Yet the cleanup still faces two seemingly insurmountable challenges: More than 50 million gallons of complex chemical compounds – including acids, heavy metals, and 46 radioactive isotopes, some with half-lives thousands of years long – are still stored in 177 huge, decrepit underground tanks. Whistleblowers have forced the Energy Department to acknowledge that at least 1 million gallons have leaked out of these so-called "tank farms." As a temporary solution, much of the waste was pumped from the original single-walled tanks into double-walled tanks that were supposed to be less likely to leak. But apparently a few of the tanks are leaking now, one way or another, including a double-walled tank whose inner wall has failed. And everyone agrees that more will leak in the future if no action is taken. So all of the tanks must be emptied and the waste must be treated to make it safer for longer-term storage.

Scientists are not even sure exactly what's in the tanks, much less how to treat it. Weapons byproducts are much more complex than commercial power plant waste, and at times the contents of different tanks were mixed, triggering unknown chemical reactions. The Energy Department has tried one unsuccessful treatment method after another. The latest design, the Hanford Waste Treatment and Immobilization Plant, is the largest construction project in the Western Hemisphere. Originally scheduled to begin operating in 2009, it's long overdue and plagued by problems.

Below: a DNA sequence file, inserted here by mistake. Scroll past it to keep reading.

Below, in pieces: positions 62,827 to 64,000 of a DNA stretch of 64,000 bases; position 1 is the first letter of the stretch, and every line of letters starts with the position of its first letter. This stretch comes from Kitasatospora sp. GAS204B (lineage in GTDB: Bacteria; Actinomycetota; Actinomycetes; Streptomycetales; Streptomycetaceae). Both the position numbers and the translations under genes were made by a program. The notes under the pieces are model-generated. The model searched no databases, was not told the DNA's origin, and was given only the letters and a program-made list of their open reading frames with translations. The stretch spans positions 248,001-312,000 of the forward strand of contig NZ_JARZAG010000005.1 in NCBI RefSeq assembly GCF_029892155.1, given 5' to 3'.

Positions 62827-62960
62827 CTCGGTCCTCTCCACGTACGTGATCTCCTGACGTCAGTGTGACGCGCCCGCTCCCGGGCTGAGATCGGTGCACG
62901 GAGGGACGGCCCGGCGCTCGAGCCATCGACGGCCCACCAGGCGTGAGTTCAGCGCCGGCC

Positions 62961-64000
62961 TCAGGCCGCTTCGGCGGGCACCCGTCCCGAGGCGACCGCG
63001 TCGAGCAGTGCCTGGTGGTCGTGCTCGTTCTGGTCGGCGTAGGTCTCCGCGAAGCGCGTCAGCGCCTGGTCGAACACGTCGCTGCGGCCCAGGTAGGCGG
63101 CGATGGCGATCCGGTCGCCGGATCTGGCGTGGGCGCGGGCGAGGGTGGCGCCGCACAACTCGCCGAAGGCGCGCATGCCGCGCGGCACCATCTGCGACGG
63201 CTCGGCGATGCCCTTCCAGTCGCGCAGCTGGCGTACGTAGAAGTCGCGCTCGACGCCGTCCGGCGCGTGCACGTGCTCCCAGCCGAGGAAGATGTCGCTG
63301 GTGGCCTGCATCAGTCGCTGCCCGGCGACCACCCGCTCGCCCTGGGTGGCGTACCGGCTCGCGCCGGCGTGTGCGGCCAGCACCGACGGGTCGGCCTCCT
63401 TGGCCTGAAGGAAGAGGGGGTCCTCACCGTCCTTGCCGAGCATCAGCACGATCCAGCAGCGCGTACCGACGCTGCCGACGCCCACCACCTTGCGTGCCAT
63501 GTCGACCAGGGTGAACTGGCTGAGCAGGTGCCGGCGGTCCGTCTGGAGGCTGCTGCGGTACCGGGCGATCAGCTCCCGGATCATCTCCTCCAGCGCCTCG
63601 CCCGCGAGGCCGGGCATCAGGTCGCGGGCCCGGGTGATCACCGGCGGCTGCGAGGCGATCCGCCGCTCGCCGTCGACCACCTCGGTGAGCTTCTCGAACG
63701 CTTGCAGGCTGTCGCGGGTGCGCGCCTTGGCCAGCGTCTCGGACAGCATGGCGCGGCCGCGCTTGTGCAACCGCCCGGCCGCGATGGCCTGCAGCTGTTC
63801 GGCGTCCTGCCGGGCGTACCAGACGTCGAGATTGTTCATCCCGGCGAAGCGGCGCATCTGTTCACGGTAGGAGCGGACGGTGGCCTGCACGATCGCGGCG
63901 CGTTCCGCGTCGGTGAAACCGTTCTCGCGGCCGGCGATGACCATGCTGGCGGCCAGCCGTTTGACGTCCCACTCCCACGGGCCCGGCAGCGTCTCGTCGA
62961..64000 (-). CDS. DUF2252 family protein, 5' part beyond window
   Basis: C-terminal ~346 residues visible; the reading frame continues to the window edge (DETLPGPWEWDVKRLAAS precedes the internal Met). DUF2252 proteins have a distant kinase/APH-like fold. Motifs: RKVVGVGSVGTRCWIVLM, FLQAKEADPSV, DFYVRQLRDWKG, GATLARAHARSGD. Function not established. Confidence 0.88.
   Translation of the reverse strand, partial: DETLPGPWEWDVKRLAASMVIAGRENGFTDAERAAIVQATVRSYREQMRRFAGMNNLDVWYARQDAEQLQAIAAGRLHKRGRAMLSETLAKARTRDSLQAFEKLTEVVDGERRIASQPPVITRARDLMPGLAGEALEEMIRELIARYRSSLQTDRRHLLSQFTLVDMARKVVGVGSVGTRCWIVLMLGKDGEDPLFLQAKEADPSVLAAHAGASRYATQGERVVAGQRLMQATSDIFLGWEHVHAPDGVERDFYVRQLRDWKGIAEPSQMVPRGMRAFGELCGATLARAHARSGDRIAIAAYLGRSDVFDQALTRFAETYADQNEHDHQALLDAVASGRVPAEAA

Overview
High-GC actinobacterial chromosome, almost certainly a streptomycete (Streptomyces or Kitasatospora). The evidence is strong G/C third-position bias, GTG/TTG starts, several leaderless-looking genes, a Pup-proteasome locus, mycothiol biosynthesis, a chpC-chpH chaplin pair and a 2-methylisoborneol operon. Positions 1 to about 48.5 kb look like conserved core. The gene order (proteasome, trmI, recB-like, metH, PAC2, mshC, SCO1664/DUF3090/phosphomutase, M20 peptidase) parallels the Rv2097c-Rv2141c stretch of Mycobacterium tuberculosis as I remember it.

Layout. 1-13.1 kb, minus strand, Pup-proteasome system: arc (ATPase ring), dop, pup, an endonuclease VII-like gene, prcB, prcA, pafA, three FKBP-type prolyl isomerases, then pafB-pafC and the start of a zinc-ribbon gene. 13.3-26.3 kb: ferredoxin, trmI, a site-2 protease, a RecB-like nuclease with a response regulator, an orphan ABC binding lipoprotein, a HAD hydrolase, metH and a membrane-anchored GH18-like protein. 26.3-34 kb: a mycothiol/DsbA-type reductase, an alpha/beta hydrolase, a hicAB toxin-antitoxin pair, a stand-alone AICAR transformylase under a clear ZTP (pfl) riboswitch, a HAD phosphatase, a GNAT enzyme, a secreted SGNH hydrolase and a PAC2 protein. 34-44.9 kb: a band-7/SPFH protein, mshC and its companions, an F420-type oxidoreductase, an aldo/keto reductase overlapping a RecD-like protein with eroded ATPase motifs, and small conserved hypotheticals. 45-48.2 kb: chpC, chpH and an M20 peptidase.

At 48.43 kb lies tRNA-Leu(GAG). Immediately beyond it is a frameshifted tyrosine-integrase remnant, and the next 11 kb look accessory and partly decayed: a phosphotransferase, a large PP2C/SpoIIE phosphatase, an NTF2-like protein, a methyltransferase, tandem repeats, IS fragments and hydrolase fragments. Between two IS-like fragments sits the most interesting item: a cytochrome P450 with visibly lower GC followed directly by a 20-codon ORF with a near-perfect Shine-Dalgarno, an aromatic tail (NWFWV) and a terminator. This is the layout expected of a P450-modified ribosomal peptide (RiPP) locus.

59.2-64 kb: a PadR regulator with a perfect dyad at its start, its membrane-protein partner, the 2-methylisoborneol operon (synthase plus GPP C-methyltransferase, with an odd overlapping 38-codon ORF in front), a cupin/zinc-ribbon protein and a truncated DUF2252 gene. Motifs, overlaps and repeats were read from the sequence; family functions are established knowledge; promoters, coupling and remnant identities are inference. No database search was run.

The whistleblowers generally describe a system not unlike those in other large government-corporate projects. The stakes are uniquely high at Hanford, though. The Energy Department, the contractors and the subcontractors hide or minimize difficulties to keep project funds flowing. The agency's minuscule Hanford staff, under intense pressure, lacks both the expertise and the power to keep contractors in line. Goals and deadlines are often blown. Meanwhile, the corporations are protected by an extraordinary level of indemnity in their contracts. The revolving-door syndrome allows government officials to take corporation jobs even as corporate brass transfer to top agency positions. It all encourages a get-along, go-along psychology.